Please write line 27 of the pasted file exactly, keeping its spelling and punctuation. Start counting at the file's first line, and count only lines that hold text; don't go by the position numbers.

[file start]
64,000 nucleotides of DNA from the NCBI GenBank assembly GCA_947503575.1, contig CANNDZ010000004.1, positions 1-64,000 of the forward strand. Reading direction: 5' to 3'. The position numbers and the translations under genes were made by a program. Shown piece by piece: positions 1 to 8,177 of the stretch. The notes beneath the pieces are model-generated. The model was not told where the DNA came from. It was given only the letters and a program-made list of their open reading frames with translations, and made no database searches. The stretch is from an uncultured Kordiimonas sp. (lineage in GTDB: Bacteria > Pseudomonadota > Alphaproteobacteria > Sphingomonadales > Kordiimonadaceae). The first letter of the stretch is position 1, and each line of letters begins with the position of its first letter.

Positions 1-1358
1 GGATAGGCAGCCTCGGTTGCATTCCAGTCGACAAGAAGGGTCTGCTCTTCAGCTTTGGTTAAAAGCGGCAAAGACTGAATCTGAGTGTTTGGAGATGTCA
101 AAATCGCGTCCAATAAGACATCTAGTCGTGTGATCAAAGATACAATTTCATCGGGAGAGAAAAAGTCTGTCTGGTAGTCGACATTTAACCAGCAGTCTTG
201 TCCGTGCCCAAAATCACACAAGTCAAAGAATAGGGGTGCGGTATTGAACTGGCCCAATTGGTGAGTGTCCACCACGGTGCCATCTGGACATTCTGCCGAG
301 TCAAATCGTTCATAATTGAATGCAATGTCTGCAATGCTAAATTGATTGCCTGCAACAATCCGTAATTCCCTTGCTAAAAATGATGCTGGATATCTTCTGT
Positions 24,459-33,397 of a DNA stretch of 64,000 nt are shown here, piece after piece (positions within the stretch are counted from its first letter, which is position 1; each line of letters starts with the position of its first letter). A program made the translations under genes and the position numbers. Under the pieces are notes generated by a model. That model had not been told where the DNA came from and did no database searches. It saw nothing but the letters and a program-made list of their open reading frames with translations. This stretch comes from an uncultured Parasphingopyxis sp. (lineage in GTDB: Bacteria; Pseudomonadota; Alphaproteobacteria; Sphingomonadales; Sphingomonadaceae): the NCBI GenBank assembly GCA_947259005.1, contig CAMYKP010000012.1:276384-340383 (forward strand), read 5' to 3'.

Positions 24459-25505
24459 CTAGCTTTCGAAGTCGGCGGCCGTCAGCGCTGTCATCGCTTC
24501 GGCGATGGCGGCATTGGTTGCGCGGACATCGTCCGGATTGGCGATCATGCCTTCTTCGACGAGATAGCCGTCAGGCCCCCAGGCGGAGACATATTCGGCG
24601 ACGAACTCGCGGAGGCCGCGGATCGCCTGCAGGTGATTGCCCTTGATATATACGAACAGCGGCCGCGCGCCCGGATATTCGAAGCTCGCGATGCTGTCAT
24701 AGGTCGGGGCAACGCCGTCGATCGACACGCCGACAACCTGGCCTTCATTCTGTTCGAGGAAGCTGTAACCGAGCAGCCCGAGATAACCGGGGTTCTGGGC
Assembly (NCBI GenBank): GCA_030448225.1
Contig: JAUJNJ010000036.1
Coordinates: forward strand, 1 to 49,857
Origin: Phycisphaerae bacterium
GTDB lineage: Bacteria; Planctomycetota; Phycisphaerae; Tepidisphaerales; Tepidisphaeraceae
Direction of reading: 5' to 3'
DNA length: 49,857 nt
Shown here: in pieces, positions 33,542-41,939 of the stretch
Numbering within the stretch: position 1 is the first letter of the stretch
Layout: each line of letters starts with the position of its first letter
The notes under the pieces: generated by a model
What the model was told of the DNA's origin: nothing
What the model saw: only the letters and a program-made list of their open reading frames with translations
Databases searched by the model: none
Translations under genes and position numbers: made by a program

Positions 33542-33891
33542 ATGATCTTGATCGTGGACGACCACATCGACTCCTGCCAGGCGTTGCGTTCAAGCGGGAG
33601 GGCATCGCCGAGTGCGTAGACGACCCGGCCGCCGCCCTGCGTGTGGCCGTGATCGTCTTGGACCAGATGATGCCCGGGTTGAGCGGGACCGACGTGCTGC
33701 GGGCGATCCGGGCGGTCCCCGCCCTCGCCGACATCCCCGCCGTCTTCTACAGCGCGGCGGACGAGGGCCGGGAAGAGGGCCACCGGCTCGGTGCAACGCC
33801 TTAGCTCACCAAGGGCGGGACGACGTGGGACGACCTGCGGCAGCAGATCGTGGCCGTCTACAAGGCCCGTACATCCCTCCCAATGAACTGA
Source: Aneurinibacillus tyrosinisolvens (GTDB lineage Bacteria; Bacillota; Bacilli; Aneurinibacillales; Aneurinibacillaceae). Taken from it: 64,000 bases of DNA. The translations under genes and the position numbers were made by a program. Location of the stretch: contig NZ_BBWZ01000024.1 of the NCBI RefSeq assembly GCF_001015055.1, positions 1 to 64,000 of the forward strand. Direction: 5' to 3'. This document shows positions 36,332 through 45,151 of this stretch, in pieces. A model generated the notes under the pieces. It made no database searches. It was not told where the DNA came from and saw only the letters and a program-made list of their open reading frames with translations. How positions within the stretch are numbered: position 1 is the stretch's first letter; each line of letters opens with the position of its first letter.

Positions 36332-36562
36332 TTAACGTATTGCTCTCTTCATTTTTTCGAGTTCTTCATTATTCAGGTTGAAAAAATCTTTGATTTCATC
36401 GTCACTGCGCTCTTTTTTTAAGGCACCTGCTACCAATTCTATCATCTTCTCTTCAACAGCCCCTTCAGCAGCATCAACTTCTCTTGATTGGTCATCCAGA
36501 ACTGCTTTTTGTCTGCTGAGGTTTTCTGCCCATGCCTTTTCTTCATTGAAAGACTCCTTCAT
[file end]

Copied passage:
Translations under genes and position numbers: made by a program